The use of nanoparticles to deliver nitric oxide to hepatic stellate cells for treating liver fibrosis and portal hypertension

Hien T T Duong, Zhixia Dong, Lin Su, Cyrille Boyer, Jacob George, Thomas P Davis, Jianhua Wang

Research output: Contribution to journalArticleResearchpeer-review

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Abstract

Polymeric nanoparticles are designed to transport and deliver nitric oxide (NO) into hepatic stellate cells (HSCs) for the potential treatment of both liver fibrosis and portal hypertension. The nanoparticles, incorporating NO donor molecules (S-nitrosoglutathione compound), are designed for liver delivery, minimizing systemic delivery of NO. The nanoparticles are decorated with vitamin A to specifically target HSCs. We demonstrate, using in vitro and in vivo experiments, that the targeted nanoparticles are taken up specifically by rat primary HSCs and the human HSC cell line accumulating in the liver. When nanoparticles, coated with vitamin A, release NO in liver cells, we find inhibition of collagen I and α-smooth muscle actin (α-SMA), fibrogenic genes associated with activated HSCs expression in primary rat liver and human activated HSCs without any obvious cytotoxic effects. Finally, NO-releasing nanoparticles targeted with vitamin A not only attenuate endothelin-1 (ET-1) which elicites HSC contraction but also acutely alleviates haemodynamic disorders in bile duct-ligated-induced portal hypertension evidenced by decreasing portal pressure (≈20%) and unchanging mean arterial pressure. This study clearly shows, for the first time, the potential for HSC targeted nanoparticle delivery of NO as a treatment for liver diseases with proven efficacy for alleviating both liver fibrosis and portal hypertension. Nanoparticles with a typical size of 35 nm are presented for the delivery of nitric oxide to hepatic stellate cells for the potential treatment of liver fibrosis and portal hypertension. The introduction of vitamin A on the nanoparticles surface allows to specifically target hepatic stellate cells. In vivo experiments, using rat models, demonstrate the accumulation of nanoparticles in liver.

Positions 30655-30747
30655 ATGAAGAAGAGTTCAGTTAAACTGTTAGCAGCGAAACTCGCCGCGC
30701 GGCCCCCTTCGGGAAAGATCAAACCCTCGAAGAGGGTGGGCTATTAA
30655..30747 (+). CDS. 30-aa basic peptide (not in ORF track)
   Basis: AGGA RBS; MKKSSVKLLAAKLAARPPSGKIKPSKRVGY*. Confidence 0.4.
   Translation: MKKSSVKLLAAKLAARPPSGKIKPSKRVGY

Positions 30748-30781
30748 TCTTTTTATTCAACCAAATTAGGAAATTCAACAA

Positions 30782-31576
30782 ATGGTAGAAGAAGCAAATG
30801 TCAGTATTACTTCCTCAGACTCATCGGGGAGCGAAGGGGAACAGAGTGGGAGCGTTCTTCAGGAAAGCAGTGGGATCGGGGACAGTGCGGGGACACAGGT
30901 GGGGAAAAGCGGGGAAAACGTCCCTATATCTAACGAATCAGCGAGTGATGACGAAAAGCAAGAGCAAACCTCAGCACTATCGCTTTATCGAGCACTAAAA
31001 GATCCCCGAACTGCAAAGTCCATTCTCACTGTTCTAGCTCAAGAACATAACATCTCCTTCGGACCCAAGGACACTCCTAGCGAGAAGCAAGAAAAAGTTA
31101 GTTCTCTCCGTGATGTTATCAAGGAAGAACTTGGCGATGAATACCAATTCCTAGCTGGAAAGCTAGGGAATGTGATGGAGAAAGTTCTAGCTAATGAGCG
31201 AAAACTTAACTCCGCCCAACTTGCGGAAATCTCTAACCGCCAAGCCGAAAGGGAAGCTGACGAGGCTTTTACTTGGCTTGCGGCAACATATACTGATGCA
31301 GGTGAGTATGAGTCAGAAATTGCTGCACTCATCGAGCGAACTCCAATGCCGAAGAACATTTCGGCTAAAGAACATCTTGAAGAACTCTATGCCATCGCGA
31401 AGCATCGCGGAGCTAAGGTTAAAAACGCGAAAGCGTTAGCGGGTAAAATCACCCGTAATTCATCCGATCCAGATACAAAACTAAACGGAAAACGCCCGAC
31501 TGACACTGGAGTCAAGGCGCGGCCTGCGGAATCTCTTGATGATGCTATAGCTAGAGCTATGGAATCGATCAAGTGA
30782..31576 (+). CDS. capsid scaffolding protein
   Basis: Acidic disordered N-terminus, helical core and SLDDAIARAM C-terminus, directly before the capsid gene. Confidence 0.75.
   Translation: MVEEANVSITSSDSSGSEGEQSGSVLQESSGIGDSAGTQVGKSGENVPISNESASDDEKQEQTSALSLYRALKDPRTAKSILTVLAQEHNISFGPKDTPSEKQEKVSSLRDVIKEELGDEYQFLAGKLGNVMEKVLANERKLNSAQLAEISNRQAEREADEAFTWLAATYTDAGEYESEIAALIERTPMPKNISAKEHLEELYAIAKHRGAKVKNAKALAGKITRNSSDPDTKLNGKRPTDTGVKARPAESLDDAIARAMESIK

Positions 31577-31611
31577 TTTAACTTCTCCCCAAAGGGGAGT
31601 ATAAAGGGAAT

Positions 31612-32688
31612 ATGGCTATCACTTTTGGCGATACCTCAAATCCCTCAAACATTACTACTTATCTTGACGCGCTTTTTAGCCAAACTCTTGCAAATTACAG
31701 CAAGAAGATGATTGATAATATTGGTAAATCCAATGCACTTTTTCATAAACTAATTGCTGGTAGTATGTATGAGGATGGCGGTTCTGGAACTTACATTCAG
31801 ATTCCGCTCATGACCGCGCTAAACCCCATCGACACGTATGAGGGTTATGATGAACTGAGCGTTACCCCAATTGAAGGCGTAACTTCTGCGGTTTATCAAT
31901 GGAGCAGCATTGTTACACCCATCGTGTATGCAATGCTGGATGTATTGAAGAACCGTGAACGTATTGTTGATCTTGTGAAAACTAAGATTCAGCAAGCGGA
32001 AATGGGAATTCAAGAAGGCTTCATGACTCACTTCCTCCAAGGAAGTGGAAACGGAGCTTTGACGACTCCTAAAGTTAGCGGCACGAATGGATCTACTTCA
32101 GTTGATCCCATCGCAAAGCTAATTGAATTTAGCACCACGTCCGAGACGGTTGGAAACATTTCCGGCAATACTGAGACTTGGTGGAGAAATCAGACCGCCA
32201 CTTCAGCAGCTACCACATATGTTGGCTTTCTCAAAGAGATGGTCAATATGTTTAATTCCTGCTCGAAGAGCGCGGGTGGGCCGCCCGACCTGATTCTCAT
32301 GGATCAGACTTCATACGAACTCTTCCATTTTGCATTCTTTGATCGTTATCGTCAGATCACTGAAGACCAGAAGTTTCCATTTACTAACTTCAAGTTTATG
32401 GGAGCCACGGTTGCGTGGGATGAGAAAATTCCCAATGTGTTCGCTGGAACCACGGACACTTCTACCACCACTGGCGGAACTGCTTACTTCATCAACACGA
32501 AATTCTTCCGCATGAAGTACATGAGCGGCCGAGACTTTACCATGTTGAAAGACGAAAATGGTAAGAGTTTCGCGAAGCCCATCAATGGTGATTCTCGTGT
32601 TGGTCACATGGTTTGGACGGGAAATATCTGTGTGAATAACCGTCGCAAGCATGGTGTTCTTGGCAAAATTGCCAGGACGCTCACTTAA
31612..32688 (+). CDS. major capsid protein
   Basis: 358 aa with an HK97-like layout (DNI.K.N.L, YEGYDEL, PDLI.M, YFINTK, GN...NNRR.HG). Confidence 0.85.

Original languageEnglish
Pages (from-to)2291-2304
Number of pages14
JournalSmall
Volume11
Issue number19
DOIs
Publication statusPublished - 2015

Keywords

  • drug delivery
  • medicine
  • nanoparticles
  • polymers

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